• Invest in a digital direct control (DDC) system to continuously monitor and adjust conditions, such as vent fan speeds. Combined with software, DDC can be controlled remotely by facilities staff.

Water heating

  • Have storage tanks and hot water supply boilers serviced on an annual basis. 
  • Flush storage tank water heaters yearly to maintain proper heat transfer and improve life expectancy. 
  • Make sure storage tanks, hot water pipes, valves and flanges are insulated.
  • Fix leaky faucets as a tap dripping every second, wastes 720 litres of water per month, the equivalent of about 14 hot baths.2
  • Install water-efficient showerheads and bathroom faucet aerators to reduce water consumption.
  • Recycle hot water by installing drainpipe heat exchangers. They can save water-heating energy, shorten payback times and double or triple the water heater’s first-hour capacity.3

In the kitchen/cafeteria

  • Turn off cooking equipment when not in use (e.g. overnight hours or morning start-up), as a significant amount of energy used in cooking is for standby heating.
  • Preheat fryers for only as long as necessary. Cover them during slow periods to retain heat and turn them off completely when not in use.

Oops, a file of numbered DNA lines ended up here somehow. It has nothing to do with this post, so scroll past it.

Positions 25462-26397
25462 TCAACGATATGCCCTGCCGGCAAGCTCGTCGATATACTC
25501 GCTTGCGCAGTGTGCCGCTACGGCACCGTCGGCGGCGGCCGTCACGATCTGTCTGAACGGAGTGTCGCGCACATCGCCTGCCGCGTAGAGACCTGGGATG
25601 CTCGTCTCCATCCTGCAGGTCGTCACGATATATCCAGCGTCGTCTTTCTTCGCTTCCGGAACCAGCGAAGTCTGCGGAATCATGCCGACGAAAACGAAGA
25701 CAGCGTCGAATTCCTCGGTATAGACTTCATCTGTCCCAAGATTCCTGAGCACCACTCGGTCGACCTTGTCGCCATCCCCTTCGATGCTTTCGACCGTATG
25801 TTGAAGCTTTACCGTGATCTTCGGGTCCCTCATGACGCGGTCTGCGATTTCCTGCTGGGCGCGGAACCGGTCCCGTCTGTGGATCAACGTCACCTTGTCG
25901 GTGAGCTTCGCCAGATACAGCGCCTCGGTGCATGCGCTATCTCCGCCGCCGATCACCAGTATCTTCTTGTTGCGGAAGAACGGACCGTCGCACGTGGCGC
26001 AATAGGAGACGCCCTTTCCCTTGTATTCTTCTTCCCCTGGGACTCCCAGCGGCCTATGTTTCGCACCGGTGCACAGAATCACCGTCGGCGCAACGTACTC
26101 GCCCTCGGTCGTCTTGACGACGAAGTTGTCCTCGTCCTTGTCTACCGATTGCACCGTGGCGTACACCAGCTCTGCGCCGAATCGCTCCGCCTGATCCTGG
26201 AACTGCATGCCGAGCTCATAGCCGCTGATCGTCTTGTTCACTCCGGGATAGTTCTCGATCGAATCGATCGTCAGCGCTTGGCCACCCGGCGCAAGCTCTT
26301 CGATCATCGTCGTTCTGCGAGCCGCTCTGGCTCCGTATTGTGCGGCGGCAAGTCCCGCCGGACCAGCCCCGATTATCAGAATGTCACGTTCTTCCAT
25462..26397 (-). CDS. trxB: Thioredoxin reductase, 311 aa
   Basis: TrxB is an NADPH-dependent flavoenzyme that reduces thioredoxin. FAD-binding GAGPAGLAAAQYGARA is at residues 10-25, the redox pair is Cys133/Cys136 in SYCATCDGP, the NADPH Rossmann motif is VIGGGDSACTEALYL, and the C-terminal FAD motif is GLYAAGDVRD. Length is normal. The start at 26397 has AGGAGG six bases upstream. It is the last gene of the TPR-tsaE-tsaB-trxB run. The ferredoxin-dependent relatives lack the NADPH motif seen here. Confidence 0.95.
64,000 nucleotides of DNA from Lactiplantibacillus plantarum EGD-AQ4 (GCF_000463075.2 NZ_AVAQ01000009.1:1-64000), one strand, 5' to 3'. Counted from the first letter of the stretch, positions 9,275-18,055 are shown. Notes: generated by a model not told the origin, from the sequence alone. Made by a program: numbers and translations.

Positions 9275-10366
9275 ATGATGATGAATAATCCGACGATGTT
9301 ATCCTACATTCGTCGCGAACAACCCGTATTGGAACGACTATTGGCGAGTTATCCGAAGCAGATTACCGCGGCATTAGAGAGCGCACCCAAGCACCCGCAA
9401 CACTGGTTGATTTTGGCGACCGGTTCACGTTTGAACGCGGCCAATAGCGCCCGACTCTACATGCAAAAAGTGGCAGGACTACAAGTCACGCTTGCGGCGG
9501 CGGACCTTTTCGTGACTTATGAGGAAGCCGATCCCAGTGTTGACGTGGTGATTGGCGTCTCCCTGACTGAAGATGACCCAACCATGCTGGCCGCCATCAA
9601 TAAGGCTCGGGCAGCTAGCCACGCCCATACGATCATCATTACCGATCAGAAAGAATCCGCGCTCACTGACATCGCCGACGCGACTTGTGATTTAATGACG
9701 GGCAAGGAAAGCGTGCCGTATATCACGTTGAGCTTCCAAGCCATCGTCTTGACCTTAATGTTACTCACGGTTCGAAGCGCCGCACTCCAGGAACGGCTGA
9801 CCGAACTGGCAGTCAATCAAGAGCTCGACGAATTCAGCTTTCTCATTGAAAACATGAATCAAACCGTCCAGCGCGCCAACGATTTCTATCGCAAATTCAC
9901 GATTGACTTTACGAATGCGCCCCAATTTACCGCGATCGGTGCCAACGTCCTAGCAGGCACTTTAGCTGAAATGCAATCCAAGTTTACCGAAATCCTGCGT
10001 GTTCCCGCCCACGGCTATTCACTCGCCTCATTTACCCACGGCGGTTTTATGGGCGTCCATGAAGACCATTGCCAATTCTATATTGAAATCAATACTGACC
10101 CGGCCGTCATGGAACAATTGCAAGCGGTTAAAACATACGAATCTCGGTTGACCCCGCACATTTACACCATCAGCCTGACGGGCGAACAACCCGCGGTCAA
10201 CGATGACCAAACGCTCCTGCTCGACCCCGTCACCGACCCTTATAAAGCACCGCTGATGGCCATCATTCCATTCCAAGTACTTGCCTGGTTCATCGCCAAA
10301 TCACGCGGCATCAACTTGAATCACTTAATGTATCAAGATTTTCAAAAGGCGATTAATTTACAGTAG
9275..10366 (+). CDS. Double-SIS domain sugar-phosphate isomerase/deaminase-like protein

• Install water-efficient spray valves to rinse dishes.  
  • If shutting cooler doors isn’t practical, install vinyl strip curtains to keep cool air in. They’re also a great way to maintain temperature in loading dock areas.
  • Upgrade vending machines to ENERGY STAR® certified models, which are up to 50 per cent more efficient than conventional ones.
  • Install vending misers which use an occupancy sensor to power down vending machines and coolers when no one is around.

Window and doors

  • Regularly maintain and replace worn caulking and weatherstripping around windows and doors. 
  • On sunny winter days, open blinds to let in natural light and warmth. In warm weather, close or tilt them upward to keep rooms cooler.

Autoclaves

  • Install steam temperature boosters or spot steam generators so steam can be generated at the central plant at a lower temperature, reducing energy costs.

Lighting

  • In common areas, replace standard incandescent bulbs with ENERGY STAR® certified LED bulbs. 
  • Replace T12 fluorescent lamps with high-performance T8 and LED lighting.
  • Upgrade CFL or incandescent exit signs to LED.
  • Implement a regular lighting maintenance program.


HVAC goes under the knife

It wasn't the lack of heat, but rather too much of it that prompted a boiler replacement for one private hospital on Vancouver's west side.

1Source: US Department of Energy, Energy Efficiency & Renewable Energy, Building Technologies Office